Dynamic Woman — Changing Times
The Family Tree
Charting a family tree provides a record for future generations, but sketching the leafy branches in story form is far more revealing. At first glance, your tree may appear to be a uniform sample of its species, but move your gaze though its branches and you will likely find broken limbs and odd grafts.
Unless it is a well researched biography (non-fiction), a family saga is an intriguing mix of fact and fiction. To tell a good story, historical fiction writers have to make up what they don’t know.
Careful research can raise facts that help shape the story so that what it lacks in accuracy is compensated by truth.
What’s in a name?
I am writing about the role black sheep play in a family. The book is based on the adventures of my great grandmother Nellie Belle Scott. Family legend has it that she left her husband and children for a career as the first female court reporter in the Pacific Northwest. At a time in history when women stayed married and stayed in the kitchen, she ran around the circuit providing stenographic services in makeshift courtrooms and amusing conversation to judges and attorneys.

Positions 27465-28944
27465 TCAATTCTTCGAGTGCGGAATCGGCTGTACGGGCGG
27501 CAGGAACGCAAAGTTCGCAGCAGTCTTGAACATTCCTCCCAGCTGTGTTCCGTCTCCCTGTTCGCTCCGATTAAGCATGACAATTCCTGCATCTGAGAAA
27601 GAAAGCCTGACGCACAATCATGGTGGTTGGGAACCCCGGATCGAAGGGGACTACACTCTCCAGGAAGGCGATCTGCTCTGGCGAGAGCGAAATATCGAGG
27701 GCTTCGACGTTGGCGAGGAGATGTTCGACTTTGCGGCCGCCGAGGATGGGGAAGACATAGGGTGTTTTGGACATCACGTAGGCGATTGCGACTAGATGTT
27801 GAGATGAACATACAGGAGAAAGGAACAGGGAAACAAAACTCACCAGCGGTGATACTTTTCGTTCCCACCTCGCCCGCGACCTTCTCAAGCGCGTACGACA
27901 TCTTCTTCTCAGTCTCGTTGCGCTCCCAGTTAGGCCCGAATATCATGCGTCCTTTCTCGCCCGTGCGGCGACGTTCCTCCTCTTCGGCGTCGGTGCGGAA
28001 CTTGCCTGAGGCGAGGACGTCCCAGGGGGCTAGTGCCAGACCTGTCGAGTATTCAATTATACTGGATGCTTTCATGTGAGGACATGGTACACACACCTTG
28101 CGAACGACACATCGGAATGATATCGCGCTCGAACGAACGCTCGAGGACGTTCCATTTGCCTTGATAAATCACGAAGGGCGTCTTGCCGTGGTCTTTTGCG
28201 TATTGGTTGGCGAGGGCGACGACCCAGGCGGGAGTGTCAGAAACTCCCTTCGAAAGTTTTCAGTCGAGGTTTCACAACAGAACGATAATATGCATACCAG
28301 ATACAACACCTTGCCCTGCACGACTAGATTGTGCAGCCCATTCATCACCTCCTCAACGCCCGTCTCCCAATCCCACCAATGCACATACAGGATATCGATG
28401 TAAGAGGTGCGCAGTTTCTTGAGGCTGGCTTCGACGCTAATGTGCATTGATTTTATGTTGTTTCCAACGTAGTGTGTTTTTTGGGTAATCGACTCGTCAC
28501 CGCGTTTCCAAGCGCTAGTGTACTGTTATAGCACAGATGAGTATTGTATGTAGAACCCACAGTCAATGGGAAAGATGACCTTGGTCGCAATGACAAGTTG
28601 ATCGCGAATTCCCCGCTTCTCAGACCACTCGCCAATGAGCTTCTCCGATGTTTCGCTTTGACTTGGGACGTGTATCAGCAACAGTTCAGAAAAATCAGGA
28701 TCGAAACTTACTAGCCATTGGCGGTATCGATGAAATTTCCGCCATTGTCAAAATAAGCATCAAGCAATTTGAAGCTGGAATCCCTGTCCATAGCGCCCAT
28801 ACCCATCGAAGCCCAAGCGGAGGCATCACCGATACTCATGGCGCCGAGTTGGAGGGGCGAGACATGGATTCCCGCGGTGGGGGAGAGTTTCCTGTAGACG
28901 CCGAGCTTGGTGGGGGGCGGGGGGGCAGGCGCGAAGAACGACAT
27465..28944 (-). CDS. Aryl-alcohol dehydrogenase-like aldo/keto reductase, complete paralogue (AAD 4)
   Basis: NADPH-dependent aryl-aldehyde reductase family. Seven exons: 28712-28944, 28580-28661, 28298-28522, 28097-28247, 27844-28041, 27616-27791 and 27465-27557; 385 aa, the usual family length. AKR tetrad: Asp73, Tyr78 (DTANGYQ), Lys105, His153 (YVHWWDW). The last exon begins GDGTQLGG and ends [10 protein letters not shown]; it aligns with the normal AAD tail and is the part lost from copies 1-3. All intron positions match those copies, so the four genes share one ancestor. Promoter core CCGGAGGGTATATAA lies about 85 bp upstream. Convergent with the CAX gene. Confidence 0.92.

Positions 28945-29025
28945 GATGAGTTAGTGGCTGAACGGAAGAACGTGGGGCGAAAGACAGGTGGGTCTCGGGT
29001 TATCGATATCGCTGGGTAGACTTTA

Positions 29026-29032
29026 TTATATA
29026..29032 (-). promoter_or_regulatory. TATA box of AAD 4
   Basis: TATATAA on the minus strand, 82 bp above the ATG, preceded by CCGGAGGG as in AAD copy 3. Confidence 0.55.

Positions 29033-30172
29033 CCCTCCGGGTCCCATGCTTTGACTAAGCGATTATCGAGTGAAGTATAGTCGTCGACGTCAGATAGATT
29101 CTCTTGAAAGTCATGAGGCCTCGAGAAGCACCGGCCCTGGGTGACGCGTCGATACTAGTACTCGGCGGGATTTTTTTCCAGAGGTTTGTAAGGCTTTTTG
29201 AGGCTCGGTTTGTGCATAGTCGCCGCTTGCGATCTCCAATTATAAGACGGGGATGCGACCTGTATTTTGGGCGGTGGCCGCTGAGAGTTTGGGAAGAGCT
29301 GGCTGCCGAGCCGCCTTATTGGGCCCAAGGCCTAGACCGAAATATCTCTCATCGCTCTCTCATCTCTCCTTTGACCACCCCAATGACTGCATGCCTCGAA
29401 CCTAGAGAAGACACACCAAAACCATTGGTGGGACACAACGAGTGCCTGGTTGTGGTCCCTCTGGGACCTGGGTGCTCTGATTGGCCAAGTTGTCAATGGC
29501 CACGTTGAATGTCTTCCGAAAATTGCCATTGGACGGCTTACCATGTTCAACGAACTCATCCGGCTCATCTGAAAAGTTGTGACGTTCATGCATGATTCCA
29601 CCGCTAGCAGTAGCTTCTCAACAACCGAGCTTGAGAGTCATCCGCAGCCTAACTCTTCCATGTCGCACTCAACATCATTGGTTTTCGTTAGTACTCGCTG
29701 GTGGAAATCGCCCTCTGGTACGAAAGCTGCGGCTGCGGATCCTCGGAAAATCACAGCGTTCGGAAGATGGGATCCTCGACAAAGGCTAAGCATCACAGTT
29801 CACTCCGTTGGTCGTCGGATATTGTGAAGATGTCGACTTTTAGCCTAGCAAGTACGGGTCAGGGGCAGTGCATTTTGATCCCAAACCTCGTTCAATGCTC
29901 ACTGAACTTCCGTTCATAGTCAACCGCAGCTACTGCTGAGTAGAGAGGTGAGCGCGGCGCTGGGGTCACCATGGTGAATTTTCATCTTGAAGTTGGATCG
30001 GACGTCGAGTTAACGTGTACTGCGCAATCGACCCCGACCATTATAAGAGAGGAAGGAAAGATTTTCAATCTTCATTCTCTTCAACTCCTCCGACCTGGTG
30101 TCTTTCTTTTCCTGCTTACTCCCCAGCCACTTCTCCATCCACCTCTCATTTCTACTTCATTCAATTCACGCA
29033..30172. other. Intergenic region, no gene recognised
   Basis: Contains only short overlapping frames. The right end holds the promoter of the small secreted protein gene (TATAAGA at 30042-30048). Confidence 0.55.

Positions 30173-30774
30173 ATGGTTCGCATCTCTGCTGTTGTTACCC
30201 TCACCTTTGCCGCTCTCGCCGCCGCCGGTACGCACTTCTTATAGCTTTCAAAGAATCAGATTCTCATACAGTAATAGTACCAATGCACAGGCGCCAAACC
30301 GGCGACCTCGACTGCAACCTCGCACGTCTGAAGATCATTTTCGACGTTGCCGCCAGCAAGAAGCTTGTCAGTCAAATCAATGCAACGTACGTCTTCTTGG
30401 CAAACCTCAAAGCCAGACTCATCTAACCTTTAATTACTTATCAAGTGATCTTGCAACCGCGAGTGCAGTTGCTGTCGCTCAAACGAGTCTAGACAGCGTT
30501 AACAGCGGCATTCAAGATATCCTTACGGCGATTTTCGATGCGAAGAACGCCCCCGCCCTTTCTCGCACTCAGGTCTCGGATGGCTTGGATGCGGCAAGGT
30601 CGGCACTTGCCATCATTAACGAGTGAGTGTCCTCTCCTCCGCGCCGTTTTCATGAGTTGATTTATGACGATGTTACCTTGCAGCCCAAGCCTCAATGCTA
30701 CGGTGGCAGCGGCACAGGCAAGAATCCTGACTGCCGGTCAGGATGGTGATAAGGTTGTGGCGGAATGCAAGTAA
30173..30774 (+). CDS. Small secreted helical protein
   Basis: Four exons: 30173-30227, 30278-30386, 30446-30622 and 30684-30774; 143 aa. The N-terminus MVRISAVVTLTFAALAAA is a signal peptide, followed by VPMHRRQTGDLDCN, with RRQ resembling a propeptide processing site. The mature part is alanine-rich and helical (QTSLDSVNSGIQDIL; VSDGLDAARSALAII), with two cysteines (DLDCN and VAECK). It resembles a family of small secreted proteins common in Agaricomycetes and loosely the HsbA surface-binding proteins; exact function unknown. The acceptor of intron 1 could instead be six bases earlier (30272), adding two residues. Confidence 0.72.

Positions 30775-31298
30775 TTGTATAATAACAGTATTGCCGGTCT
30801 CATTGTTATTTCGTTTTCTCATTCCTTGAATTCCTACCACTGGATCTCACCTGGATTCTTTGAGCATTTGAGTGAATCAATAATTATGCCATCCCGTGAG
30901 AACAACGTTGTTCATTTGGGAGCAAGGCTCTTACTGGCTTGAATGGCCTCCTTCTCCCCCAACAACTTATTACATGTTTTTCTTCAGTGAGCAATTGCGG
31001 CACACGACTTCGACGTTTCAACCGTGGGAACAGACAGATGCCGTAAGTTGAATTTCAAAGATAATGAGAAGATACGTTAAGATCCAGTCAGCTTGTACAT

Viewing Nellie through the eyes of my mother and grandmother painted a negative picture. But in researching her girlhood, I stumbled upon an interesting fact. Her younger sister Jessie named her daughter Nellie. Obviously there’s another side to my great grandmother. My job as a novelist is to discover what in Nellie’s character inspired such high regard from those who knew her growing up.
Namesakes and monikers
In one afternoon I traced my family history straight back to Plymouth Colony. I saw how some names were passed down through generations: Francis Carter, son Frank, great granddaughter Frances, who died in infancy. If you are looking to name a baby or a fictional character, check your family tree.
My favorite moniker goes way back in history. I could write a book about a woman named Submit Talman, a misnomer I’m thinking. Pair the Biblical character trait of her first name with the phonetic spelling of her last name — tall man — and you have enough tension and conflict for a lively plot line.
Have a litter of kittens or puppies that need names? Nineteenth century people had large families. My maternal great grandfather was one of ten children. Choice names from that list? Zenas, Enos, and Hiram, fit for a bevy of bulldogs.
© Sydney Avey